My name ought to be mounted somewhere on this table, except for the fact that nobody but me would care, of course.
I’m sitting in a booth where I must have sat a thousand times before. It’s in a Whataburger restaurant in the Birmingham suburb of Trussville. Until I moved to a different suburb three years ago, this was my home away from home for many years.
When this place opened, it was the only restaurant near my house that was open 24 hours a day and had WiFi. Since I worked from home at the time and often welcomed the chance to get out, this became my second office. I was here at all hours of the day and night. All the employees knew me by name.
I have no reason to be over here today. I almost never come to this part of town anymore. But today is the second time recently that I’ve felt drawn to drive over here for no apparent reason. But I think I know why I’m here.
My everyday world is entirely different now than it was in those days. I have different restaurants where the employees know me. I’m working in two different offices and spending my time out selling real estate, too. I have no real connection to this world anymore.
But as I sit here in the late afternoon — with the sun starting to get into my eyes as it always has from this angle until it sinks below Chalkville Mountain — I find myself realizing that I’m trying to connect with something from the past. In an instinctive way, I’m looking for something familiar from better days — and I’m hoping that will somehow turn into something better for where I am now.
Consciously, I know how ridiculous this is, but here I am anyway.
I’ve experienced love here. I’ve experienced success of various kinds. I’ve been happy. I’ve made friends here.
I sat right there in the parking lot — just in front of the door, maybe 30 feet from where I am — and had a very important and meaningful phone conversation with someone who loved me. I was sitting at this table when I got the phone call that sealed a $25,000 profit on a political deal when I had rolled the dice and could have lost thousands of dollars instead. I’ve sat here with little children and played games and took pictures as they shrieked in delight that someone was giving them attention.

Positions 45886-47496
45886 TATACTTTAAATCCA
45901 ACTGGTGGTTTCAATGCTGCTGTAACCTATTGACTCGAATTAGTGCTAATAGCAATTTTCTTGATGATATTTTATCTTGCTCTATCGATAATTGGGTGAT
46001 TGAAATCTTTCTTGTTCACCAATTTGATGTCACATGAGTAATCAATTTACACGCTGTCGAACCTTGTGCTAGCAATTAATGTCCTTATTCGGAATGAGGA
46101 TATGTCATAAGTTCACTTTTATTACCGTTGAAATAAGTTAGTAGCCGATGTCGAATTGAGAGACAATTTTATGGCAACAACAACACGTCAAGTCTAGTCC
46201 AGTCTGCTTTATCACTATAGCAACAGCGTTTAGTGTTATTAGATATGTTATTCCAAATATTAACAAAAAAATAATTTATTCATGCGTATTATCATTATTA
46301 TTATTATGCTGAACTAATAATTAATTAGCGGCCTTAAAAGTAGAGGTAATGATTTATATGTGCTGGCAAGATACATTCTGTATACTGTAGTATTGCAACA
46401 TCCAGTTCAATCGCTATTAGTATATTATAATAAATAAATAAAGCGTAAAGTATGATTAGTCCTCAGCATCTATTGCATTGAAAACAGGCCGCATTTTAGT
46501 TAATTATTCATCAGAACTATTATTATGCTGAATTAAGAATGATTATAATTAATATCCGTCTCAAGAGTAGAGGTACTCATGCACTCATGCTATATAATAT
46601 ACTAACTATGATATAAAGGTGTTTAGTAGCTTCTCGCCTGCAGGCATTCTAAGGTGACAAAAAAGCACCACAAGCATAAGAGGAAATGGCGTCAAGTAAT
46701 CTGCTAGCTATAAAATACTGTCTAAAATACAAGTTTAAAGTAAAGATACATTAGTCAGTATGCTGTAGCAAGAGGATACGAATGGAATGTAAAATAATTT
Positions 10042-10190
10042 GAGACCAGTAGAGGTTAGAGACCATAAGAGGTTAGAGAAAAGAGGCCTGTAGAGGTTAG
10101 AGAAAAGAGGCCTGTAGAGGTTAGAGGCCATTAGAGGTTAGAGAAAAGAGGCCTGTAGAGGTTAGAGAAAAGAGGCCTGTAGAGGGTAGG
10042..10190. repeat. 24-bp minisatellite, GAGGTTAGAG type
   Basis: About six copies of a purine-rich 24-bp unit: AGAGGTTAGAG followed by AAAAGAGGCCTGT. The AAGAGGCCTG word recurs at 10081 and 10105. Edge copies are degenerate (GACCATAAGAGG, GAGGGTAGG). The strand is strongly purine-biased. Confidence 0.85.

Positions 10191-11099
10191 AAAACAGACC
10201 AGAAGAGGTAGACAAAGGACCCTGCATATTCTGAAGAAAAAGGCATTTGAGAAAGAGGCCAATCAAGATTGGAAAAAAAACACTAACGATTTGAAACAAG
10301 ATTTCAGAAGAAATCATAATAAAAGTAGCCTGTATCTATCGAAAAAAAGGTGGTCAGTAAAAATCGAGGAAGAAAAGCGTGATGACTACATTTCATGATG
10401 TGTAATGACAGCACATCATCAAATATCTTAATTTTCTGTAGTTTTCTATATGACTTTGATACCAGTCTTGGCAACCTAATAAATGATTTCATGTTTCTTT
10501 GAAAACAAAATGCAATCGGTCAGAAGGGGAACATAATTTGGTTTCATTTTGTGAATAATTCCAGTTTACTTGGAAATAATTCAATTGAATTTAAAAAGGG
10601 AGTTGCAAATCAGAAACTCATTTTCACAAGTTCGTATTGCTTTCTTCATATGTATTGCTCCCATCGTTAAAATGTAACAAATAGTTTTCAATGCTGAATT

None of the stories matter to anyone anymore, but they still matter to me. They connect me to a time when I felt happier, when I had more money, when I felt loved, when I felt that I had a future family — when so much was better.
But here’s the thing. I don’t know whether it’s good to indulge this nostalgia or not. It’s an age-old dilemma. Do I need to look to the past for something I’ve lost — or do I need to cut all ties and thoughts of the past in order to find a happier life in the future?
I don’t know. I’m not even sure there’s a right answer. I could make an argument for either.
More and more lately, I find myself having to close the door on things from my past. It’s been a bitter experience and I’m not really good at it. As singer/songwriter Sam Phillips wrote, “I’m not good at things that I don’t want to do.”
I’m not happy to leave the last hopes of family behind. I’m not happy to give up on a love I desperately needed. I’m not happy about the feeling that I’m running out of time to start doing some things that matter to me.
So when I’m drawn here today, am I here to say goodbye to the past? Or am I hoping to find some piece of love or hope or success that I can capture in a bottle and try to grow again?
Unlike a lot of people, I’m willing to completely cut ties to the past if I’m sure it’s the right thing to do and if I’m sure of where I’m going. I know that what matters is my connection to people, not to places or dead memories. I could move away from this place and never look back if I had something better I was going to.
But since I don’t know where I’m going — and I don’t know who I might find love with — I’m stuck in this weird place where I’m looking to the past and hoping to find something better.
There’s a sweet nostalgia to sitting here and remembering what’s happened to me here in the past — but it’s also bitter to consider what I’ve lost and what I don’t yet know how to find.